the reviewers were interested in, it was
the comments that added to the value
of the review. On the other hand, some
comments just increase the burden of
the code review and slow down the development process. So then we wanted
to know what kinds of comments they
found most useful, since we could then
start thinking about how to encourage
and lend greater emphasis to those.
JC: Just as this interesting question
of usefulness led to practical implications later on, the same might be said
of the work that was done to look into
other process-related questions. For
example, how many people should
you include in a code review? Is there
a number beyond which it becomes
counterproductive? We all intuitively
feel that smaller reviews are better, but
where exactly to draw that line? And
what’s the optimal amount of time to
allow for a review?
MG: Another interesting thing we
found is that, while the popular notion is that code reviews are mostly
about finding bugs, only a very small
percentage of the code-review comments we studied actually had anything to do with bugs at all. In fact,
most of the comments were about
structural issues and style problems.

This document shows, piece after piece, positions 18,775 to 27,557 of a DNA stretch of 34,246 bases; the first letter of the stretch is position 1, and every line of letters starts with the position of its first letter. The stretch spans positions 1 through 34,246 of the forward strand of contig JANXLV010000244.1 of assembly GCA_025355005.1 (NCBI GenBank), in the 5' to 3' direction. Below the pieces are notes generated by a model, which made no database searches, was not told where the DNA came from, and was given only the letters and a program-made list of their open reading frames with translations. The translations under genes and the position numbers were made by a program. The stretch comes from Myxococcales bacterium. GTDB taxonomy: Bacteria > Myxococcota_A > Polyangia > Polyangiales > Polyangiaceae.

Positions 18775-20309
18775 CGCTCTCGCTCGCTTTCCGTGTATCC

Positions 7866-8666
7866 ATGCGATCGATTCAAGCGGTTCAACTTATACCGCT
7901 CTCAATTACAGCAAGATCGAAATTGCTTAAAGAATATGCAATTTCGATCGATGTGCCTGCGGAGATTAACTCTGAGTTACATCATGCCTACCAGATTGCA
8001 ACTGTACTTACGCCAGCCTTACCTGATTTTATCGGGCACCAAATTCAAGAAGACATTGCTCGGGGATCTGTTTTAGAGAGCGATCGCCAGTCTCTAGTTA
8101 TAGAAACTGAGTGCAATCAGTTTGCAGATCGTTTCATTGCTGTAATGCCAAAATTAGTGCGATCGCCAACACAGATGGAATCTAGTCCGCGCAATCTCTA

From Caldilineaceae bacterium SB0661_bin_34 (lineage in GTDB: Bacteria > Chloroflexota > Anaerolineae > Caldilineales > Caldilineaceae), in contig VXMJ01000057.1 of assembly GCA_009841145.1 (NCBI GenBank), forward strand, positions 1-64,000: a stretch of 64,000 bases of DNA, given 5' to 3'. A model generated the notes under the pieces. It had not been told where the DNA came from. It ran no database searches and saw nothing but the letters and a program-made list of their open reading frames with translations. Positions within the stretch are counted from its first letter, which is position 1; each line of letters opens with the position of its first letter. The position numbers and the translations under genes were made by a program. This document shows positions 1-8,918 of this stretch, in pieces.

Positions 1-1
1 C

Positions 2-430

Sometimes they were even about really minor issues, like spelling. Basically, what we found was that many
reviewers were using their commenting platform to discuss these issues
and share their knowledge.
We found it very enlightening to
categorize these comments and do
LP: Which problems did you decide to
JC: Most of the issues we chose to
focus on were process oriented. The
tool itself is quite flexible and adaptable to practically any process. We
spent a lot of time trying to understand the benefits of code review and
what was getting in the way of achieving those advantages. Also, we wanted
to understand how the existing code-review tool was being used. We were
interested in learning more about the
costs and the turnaround times in
hopes we would be better able to see
what the drivers were.
MG: Also, one of the issues we looked
at was how to create a reviewer recommender since programmers had been
complaining to us about how difficult
it was to find the right people to look
over their code. Chris started working
on a tool that would deliver a listing
of people with the expertise to match
the sorts of problems addressed by
your code, along with suggestions as to
which of these people you might want
to add to a review.
Something else Chris and I studied
for a while was code-review usefulness.
That wasn’t a problem we were trying
to solve, of course, but we did want to
understand which aspects of code reviews tend to be most valued by engineers—that is, by both reviewers and
programmers. What did they see as being most useful? It didn’t take us long
to conclude that it was not the mere decision to accept or rework the code that
process we now
have at Microsoft
has more or less
from the grassroots.